After a year of pandemic, have voters fallen in love with their captors?
The Conservatives’ stunning success in local elections across England is widely, and no doubt correctly, being put down to the generational class rotation that Brexit made possible — voting Tory is no longer considered a betrayal in working class areas. Labour is increasingly the party of graduates, the young and diverse metropolitan centres.
But what then should we make of the results in Wales? Labour First Minister Mark Drakeford has been returned with an extraordinary increase in his majority — polling nearly 50% of the total vote in Cardiff West — and Labour took back Rhondda from former Plaid Cymru leader Leanne Wood. In Scotland, the SNP’s Nicola Sturgeon has been returned with a stunning 60% of the vote in her Glasgow Southside seat.
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One factor that hasn’t been much discussed is that these three characters — Sturgeon, Drakeford and Johnson — have for the past year of pandemic been on the television screens almost every evening precisely calibrating the level of freedom people should expect to enjoy. Sometimes our leaders have been generous, allowing us to have a coffee on a park bench with a friend; at other times, they have been pointlessly capricious, such as when Mark Drakeford insisted that non essential items like birthday cards and books were cordoned off in Welsh supermarkets so that people did not shop unnecessarily.
To a degree never before seen in British history, these leaders have had power to control every aspect of our lives — should it surprise us if psychologically they have assumed something of the space of our benevolent captors?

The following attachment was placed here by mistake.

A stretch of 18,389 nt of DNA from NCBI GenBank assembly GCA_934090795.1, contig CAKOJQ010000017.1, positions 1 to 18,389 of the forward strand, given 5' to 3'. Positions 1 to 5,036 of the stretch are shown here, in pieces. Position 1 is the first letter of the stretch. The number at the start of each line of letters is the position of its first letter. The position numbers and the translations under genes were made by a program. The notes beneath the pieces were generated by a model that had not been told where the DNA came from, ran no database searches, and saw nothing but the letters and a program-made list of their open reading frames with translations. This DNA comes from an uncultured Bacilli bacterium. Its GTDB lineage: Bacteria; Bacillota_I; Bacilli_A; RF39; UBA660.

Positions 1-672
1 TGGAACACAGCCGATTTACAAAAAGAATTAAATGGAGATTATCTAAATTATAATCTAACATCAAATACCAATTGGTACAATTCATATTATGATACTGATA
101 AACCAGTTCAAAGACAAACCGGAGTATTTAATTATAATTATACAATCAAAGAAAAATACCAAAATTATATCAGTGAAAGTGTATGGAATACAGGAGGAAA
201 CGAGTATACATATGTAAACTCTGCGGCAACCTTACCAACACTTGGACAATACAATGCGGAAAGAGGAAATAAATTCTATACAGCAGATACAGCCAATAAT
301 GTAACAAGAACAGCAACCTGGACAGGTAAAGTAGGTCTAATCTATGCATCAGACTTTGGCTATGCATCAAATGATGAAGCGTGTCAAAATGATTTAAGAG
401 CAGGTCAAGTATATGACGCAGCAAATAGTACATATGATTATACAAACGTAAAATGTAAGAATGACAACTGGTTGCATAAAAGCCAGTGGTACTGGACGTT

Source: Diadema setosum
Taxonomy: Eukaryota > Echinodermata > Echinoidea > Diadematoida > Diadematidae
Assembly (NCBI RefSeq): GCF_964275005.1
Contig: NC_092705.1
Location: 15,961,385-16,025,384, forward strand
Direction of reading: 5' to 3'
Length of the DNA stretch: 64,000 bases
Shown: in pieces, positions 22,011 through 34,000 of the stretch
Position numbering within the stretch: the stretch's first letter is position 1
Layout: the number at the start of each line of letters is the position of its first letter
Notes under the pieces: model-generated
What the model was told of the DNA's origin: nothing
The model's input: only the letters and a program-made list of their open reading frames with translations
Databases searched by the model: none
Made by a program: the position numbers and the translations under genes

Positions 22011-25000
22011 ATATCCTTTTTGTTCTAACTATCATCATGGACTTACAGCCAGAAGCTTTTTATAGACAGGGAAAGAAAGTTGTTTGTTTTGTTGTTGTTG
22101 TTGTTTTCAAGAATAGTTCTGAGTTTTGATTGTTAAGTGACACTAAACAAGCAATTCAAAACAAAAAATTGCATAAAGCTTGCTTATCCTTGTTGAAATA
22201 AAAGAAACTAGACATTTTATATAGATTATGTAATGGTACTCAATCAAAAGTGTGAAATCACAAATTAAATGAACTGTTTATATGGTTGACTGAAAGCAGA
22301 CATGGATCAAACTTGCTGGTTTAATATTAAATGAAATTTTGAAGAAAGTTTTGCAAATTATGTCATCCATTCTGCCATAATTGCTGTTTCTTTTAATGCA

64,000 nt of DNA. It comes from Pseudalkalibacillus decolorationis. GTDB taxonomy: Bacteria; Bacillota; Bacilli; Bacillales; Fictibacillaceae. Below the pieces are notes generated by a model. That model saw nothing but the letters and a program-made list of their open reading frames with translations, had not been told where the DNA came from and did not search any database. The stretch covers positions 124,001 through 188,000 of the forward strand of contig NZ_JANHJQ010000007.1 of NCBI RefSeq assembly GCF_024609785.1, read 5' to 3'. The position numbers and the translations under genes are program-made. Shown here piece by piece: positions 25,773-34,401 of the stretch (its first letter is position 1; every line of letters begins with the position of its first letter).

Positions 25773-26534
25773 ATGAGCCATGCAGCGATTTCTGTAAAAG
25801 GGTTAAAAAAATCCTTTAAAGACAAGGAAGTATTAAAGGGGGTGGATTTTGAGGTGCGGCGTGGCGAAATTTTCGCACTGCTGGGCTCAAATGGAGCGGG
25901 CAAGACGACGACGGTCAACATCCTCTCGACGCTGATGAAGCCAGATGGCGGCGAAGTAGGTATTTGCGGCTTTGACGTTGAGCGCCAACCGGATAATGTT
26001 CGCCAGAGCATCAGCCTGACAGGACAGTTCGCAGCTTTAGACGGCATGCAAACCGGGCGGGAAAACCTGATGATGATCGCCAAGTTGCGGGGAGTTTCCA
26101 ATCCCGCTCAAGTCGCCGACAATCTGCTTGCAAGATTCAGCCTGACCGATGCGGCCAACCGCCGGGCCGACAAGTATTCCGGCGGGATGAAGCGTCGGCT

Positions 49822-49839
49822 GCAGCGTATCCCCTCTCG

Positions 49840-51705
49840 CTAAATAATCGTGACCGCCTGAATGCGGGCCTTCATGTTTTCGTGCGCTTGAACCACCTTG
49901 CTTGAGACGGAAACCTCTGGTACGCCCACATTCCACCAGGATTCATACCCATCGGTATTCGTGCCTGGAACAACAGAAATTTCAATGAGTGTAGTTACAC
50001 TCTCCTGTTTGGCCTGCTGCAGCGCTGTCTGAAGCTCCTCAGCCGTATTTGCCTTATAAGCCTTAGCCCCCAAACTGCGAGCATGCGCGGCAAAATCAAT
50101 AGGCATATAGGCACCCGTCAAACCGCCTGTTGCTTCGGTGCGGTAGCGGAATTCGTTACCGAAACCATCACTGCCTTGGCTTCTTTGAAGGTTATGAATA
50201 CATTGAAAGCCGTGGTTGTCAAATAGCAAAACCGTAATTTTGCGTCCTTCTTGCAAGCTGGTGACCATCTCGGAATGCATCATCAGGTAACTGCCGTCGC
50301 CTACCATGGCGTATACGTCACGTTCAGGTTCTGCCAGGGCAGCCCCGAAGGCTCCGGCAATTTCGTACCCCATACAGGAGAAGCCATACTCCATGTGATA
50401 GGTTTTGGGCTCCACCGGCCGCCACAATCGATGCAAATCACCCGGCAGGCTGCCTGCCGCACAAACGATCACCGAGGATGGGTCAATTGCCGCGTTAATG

Stockholm syndrome is the phenomenon in which hostages fall in love with their captors. First named after hostages taken in a 1973 bank robbery in Stockholm defended their captors after release and refused to testify against them. The following year American heiress Patty Hearst was kidnapped by a guerrilla group and subsequently denounced her family and joined them with a new name, Tania.
In general psychology, Stockholm syndrome is understood as “trauma bonding” or “an unconscious emotional response to the terror of being captive when protection is entirely in the hands of the captor or abuser.” Sounds a little bit relevant to the past year.
A less provocative way to point at the same effect would be to talk about the tendency in politics for voters to rally around the government during a time of crisis. With elections taking place at the moment of maximum generosity — the slow and controlled restoration of certain freedoms — and success of the vaccine rollout, voters look additionally kindly on their rulers.
But perhaps there’s a bit of the longstanding hostage in all of us — accustomed to the outsized power of our masters and grown fond of the face of the man or woman who at 5pm each day tells us whether we will be safe and whether we can once again start holding hands.